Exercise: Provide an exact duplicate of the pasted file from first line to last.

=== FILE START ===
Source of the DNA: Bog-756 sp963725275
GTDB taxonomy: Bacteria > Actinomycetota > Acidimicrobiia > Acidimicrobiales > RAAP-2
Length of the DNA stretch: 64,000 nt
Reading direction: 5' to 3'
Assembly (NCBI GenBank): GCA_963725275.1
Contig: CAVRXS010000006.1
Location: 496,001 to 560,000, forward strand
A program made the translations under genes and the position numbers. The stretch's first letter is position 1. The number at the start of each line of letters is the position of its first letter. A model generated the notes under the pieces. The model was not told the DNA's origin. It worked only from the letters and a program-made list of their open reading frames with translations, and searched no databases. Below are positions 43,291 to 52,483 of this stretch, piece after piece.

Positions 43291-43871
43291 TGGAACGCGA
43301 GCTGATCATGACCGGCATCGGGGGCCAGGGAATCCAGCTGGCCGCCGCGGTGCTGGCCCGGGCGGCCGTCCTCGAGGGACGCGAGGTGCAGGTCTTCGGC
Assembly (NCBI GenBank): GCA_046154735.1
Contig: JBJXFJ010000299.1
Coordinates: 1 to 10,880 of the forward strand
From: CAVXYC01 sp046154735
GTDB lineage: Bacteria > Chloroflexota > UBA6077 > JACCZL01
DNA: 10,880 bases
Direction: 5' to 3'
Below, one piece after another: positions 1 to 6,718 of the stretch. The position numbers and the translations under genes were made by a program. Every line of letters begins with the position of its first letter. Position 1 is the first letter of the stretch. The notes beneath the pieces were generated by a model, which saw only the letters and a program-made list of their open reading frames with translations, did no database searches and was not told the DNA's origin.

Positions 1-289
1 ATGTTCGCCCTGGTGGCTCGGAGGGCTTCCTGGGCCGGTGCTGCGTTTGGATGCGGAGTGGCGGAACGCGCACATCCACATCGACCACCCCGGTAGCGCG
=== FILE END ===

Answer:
Source of the DNA: Bog-756 sp963725275
GTDB taxonomy: Bacteria > Actinomycetota > Acidimicrobiia > Acidimicrobiales > RAAP-2
Length of the DNA stretch: 64,000 nt
Reading direction: 5' to 3'
Assembly (NCBI GenBank): GCA_963725275.1
Contig: CAVRXS010000006.1
Location: 496,001 to 560,000, forward strand
A program made the translations under genes and the position numbers. The stretch's first letter is position 1. The number at the start of each line of letters is the position of its first letter. A model generated the notes under the pieces. The model was not told the DNA's origin. It worked only from the letters and a program-made list of their open reading frames with translations, and searched no databases. Below are positions 43,291 to 52,483 of this stretch, piece after piece.

Positions 43291-43871
43291 TGGAACGCGA
43301 GCTGATCATGACCGGCATCGGGGGCCAGGGAATCCAGCTGGCCGCCGCGGTGCTGGCCCGGGCGGCCGTCCTCGAGGGACGCGAGGTGCAGGTCTTCGGC
Assembly (NCBI GenBank): GCA_046154735.1
Contig: JBJXFJ010000299.1
Coordinates: 1 to 10,880 of the forward strand
From: CAVXYC01 sp046154735
GTDB lineage: Bacteria > Chloroflexota > UBA6077 > JACCZL01
DNA: 10,880 bases
Direction: 5' to 3'
Below, one piece after another: positions 1 to 6,718 of the stretch. The position numbers and the translations under genes were made by a program. Every line of letters begins with the position of its first letter. Position 1 is the first letter of the stretch. The notes beneath the pieces were generated by a model, which saw only the letters and a program-made list of their open reading frames with translations, did no database searches and was not told the DNA's origin.

Positions 1-289
1 ATGTTCGCCCTGGTGGCTCGGAGGGCTTCCTGGGCCGGTGCTGCGTTTGGATGCGGAGTGGCGGAACGCGCACATCCACATCGACCACCCCGGTAGCGCG